A generational divide is brewing in the workplace, says Josh Allison.
Millennials and the people who manage them—in many cases, Gen Xers—often have value systems that starkly contrast, leading to conflict and disengagement.
“[Millennials] have a fundamentally different view of the world. Rather than just wanting a large paycheck or a prestigious career, they want purpose in the workplace. They want to know their work matters and that their work contributes to a large and important cause,” Allison tells the CUNA News Podcast.
“Gen Xers are having conversations about development and they're speaking a different language. They're talking about how you can climb that corporate ladder, how you can put in more time to get to the next step. And the millennials, inside their head, are saying, ‘That's not what I'm after.’ ”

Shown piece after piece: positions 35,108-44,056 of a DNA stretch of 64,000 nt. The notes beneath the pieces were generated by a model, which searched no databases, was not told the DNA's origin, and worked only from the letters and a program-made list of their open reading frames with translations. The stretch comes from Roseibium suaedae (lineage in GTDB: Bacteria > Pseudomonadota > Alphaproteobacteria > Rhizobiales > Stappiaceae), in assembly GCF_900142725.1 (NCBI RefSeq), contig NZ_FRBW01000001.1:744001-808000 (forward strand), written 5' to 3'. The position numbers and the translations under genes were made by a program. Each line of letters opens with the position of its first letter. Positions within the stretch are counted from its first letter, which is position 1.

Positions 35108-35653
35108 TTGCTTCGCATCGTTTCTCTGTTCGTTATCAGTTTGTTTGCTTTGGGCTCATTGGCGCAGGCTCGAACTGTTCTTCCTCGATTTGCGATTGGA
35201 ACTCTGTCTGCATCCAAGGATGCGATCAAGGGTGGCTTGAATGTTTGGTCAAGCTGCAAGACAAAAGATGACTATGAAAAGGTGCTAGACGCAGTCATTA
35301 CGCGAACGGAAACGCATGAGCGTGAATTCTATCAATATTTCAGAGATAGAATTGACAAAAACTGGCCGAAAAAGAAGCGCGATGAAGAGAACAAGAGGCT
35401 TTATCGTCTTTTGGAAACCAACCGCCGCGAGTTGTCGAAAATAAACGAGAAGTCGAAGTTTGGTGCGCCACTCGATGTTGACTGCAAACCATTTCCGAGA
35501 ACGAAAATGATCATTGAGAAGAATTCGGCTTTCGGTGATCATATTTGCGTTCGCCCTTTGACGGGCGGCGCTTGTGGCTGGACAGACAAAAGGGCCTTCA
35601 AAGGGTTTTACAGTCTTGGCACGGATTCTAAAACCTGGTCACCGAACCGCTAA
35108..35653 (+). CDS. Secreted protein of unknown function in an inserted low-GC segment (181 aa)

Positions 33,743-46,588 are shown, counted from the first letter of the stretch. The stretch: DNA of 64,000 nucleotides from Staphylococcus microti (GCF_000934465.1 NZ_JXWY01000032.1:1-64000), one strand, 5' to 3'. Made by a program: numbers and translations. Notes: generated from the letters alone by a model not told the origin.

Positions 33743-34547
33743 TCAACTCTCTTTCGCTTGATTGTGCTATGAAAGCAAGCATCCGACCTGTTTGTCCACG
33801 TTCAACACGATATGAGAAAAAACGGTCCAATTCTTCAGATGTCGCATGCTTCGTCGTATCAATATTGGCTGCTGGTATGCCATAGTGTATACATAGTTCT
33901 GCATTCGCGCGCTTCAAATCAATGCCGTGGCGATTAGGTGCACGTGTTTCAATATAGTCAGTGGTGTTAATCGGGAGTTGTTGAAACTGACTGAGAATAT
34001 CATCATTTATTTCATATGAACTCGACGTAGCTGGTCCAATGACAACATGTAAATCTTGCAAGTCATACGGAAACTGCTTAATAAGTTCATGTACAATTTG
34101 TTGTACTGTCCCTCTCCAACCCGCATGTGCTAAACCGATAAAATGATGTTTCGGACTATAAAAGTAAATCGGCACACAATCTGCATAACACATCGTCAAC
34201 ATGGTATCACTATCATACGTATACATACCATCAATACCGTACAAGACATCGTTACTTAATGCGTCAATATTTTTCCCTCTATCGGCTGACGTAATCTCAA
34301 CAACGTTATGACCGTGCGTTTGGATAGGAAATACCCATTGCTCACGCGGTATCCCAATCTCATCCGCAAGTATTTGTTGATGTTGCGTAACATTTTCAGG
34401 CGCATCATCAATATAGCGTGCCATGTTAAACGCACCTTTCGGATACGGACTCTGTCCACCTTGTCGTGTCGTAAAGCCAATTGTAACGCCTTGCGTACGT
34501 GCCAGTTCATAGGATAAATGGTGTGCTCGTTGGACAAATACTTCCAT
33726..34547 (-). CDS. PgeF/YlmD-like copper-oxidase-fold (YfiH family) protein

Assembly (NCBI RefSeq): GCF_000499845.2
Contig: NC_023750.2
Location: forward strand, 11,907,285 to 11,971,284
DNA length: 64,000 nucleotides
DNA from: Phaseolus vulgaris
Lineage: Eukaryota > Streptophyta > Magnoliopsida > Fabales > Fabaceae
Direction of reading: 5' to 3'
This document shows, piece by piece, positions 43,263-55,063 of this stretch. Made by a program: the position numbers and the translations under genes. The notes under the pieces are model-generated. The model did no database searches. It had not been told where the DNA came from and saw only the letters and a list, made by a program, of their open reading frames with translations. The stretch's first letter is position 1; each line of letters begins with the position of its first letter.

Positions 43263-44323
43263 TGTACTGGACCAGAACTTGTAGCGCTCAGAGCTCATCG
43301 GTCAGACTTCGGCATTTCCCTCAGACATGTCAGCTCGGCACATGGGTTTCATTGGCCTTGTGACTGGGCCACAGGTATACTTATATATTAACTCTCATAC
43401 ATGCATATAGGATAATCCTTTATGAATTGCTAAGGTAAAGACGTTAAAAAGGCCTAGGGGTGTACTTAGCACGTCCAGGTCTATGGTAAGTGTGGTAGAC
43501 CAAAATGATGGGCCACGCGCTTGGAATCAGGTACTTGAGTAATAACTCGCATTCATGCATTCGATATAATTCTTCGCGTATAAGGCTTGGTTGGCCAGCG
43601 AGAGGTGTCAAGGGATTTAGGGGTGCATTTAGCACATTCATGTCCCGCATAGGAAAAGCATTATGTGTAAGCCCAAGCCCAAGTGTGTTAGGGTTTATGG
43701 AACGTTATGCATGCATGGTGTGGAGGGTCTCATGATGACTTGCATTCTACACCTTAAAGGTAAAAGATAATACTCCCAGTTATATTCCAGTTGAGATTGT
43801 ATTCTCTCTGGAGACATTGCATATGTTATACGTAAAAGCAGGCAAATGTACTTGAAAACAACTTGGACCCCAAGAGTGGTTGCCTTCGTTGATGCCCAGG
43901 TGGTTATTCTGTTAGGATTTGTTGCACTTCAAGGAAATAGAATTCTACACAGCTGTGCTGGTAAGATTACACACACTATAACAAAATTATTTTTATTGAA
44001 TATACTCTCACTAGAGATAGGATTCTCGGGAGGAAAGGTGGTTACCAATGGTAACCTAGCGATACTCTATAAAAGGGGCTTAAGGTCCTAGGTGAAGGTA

If credit unions fail to manage their millennial talent they will struggle to thrive, according to Allison.
“The reason winning the heart matters is because if we don't build internal advocates at our credit unions, we will struggle to build external advocates," Allison says. "It starts with the employee taking up the cause of the organization, and that occurs when the relationship is sound between the manager and the employee.”
Prior to his work as a consultant, Allison worked at a credit union as a marketing and business development professional. In 2014, Credit Union Magazine named him a Credit Union Rock Star for his award-winning work in the field.